The Federal Reserve kept rates unchanged on Wednesday and pointed to solid U.S. economic growth and a strengthening labor market while downplaying the impact of recent hurricanes, a sign it is on track to lift borrowing costs again in December. Traders put the chance of a rate hike next month at 86.3 percent, according to Thomson Reuters data.
MSCI's gauge of stock markets held gains in the wake of the announcement, although the index was off a high hit earlier in the session.
"We are still looking at an environment of pretty aggressive monetary policy and that just flows through to asset pricing so I don’t see any big decline coming," said Stephen Massocca, Senior Vice President at Wedbush Securities in San Francisco.
"It might be valuations hold the market back but that money has got to flow somewhere."
Next up for the central bank is the expected announcement on Thursday of a new Fed chair nominee from U.S. President Donald Trump. Market participants widely expect it to be Fed Governor Jerome Powell, who is considered more dovish on interest rates than some other candidates and thus relatively stock-market friendly.
Data on Wednesday showed the U.S. economy remained on solid footing ahead of Friday's payrolls report. Although a measure of factory activity lost ground as hurricane-related supply disruptions faded, another report showed private sector hiring surged.
The dollar index <.DXY> rose 0.26 percent, with the euro <EUR=> down 0.23 percent to $1.1617.
Shares of Japanese multinational Sony (>> Sony Corp) soared as much as 12.3 percent to a nine-year high after the electronics and entertainment firm forecast its best-ever annual profit. U.S. listed shares of the stock were up 0.3 percent at $43.54.
The Dow Jones Industrial Average <.DJI> rose 57.77 points, or 0.25 percent, to 23,435.01, the S&P 500 <.SPX> gained 4.1 points, or 0.16 percent, to 2,579.36 and the Nasdaq Composite <.IXIC> dropped 11.14 points, or 0.17 percent, to 6,716.53.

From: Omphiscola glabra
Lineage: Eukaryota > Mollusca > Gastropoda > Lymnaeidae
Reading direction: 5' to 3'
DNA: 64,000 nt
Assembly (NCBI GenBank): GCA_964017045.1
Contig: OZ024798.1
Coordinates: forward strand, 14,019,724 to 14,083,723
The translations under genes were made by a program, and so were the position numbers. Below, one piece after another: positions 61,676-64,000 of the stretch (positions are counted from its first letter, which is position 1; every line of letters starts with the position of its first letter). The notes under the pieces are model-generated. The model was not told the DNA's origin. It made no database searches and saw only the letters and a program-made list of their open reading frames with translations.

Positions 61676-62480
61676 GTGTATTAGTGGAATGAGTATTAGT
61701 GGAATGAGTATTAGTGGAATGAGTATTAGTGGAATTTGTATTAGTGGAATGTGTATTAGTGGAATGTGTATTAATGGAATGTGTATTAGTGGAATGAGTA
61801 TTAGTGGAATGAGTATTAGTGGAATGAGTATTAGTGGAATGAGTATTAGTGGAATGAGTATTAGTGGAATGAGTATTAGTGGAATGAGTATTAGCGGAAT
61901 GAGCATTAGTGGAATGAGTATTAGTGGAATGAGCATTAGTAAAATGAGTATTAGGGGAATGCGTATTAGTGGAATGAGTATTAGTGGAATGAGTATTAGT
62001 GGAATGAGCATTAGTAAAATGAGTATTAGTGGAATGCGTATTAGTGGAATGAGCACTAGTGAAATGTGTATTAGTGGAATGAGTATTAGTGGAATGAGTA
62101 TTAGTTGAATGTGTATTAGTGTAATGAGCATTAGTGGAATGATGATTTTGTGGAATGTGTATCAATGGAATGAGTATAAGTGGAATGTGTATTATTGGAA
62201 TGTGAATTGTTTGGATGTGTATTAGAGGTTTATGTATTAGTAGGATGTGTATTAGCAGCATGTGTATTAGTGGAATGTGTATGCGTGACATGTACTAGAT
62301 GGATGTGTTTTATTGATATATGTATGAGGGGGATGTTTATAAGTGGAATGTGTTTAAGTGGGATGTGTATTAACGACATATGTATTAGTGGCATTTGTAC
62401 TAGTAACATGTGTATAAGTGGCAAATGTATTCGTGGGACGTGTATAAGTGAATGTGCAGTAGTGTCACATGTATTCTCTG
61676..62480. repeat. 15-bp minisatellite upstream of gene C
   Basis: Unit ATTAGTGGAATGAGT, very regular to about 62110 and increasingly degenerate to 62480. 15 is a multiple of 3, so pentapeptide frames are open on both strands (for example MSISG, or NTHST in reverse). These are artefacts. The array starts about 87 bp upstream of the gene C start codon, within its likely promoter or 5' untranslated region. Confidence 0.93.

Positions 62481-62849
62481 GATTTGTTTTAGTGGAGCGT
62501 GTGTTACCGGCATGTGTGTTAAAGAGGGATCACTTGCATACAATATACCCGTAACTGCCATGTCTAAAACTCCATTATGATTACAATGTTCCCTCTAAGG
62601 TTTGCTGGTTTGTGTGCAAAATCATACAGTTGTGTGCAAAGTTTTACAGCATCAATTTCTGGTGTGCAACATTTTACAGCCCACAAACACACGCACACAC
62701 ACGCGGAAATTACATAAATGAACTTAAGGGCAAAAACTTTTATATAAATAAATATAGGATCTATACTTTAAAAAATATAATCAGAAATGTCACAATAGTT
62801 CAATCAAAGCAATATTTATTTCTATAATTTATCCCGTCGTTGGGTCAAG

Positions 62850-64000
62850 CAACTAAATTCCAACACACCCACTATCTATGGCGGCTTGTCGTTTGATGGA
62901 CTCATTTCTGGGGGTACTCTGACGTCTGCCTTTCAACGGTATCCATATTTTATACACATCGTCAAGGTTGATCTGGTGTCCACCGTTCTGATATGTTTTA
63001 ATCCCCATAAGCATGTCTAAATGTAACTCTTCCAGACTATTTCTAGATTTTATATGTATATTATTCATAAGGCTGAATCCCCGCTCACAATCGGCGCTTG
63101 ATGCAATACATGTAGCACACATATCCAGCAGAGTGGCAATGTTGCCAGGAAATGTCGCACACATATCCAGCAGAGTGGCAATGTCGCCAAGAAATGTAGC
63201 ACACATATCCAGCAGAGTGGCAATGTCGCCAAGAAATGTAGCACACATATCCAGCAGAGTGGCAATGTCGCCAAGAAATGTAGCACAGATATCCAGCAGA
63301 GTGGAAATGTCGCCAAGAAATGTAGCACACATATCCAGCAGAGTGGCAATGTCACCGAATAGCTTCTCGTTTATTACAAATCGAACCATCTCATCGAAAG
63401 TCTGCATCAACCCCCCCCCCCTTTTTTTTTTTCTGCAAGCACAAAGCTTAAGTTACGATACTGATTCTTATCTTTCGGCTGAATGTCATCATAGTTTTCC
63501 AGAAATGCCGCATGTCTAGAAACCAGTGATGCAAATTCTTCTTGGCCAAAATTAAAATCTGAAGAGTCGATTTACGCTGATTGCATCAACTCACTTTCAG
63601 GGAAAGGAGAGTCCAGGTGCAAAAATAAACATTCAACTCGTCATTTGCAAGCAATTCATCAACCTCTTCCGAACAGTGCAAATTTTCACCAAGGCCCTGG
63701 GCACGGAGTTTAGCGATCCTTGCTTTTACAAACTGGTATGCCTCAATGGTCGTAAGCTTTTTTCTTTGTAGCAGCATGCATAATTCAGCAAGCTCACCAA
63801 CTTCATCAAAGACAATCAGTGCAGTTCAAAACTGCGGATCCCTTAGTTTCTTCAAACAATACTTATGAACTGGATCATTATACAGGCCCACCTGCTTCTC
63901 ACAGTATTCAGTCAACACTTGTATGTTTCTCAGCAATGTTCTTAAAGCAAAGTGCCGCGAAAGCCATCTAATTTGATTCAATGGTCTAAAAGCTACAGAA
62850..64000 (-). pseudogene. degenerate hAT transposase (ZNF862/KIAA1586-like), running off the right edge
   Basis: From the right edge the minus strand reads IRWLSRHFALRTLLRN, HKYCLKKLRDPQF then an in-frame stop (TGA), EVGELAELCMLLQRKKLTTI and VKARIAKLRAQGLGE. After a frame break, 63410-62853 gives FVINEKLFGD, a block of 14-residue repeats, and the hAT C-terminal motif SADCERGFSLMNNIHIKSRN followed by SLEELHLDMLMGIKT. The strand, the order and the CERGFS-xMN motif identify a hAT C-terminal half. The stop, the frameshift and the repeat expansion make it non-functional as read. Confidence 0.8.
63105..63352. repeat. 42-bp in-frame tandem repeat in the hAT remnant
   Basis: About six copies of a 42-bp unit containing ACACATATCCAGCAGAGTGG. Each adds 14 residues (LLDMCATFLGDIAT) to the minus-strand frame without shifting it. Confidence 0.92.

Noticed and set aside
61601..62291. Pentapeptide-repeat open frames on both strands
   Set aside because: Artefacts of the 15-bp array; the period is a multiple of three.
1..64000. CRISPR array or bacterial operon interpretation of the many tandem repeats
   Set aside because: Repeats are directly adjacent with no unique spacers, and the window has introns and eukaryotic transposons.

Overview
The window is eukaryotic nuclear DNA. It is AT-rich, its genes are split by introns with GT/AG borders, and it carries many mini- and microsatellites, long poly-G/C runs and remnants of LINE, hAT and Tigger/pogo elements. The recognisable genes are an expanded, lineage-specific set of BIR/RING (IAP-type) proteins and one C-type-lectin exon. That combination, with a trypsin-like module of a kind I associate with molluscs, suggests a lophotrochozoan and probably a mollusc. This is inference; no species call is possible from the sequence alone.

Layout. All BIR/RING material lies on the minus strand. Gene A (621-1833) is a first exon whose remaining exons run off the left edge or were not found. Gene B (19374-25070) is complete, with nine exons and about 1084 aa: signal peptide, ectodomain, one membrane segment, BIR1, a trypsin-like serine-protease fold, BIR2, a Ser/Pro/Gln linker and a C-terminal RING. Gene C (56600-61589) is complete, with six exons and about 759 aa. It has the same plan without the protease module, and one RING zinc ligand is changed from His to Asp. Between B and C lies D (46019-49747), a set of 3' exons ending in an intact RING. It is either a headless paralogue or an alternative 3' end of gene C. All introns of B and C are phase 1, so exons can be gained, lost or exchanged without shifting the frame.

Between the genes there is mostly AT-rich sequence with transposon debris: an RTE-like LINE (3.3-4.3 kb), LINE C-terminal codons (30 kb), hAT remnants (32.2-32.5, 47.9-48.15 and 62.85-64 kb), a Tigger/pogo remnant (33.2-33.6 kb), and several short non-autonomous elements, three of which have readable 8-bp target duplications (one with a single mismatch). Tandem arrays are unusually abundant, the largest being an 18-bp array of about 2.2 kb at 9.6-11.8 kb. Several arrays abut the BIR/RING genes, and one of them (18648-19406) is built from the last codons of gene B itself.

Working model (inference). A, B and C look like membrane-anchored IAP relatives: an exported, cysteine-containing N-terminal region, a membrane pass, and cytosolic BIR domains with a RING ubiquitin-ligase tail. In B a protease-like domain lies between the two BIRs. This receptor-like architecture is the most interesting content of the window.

Benchmark 10-year notes <US10YT=RR> last rose 2/32 in price to yield 2.3703 percent, from 2.376 percent late on Tuesday.
After the closing bell in the United States, earnings are expected from Facebook (>> Facebook), which was up 1.44 percent as the biggest boost to the S&P 500. On Thursday, earnings are expected from iPhone maker Apple Inc (>> Apple).
Of 326 companies in the S&P 500 that have reported results, 73 percent topped analyst expectations, compared with 72 percent over the past four quarters, according to Thomson Reuters data. The earnings growth estimate for the quarter is currently at 7 percent.
The pan-European FTSEurofirst 300 index <.FTEU3> rose 0.43 percent after touching its highest level since August 2015 and MSCI's gauge of stocks across the globe <.MIWD00000PUS> gained 0.30 percent.
A rise in oil prices to their highest level since mid-2015 also served to boost energy names. Oil prices retreated, however, after U.S. government data showed that the latest weekly draw in domestic crude stocks was not as big as an industry trade group had reported.
U.S. crude <CLcv1> settled at $54.30 per barrel, down 0.15 percent and Brent <LCOcv1> settled at $60.49, down 0.74 percent on the day.
The S&P energy index <.SPNY> gained 1.1 percent, on track for the best day since late September, while in Europe basic resources stocks <.SXPP> jumped 2.7 percent.
(Reporting by Chuck Mikolajczak; Editing by Chizu Nomiyama and Nick Zieminski)
By Chuck Mikolajczak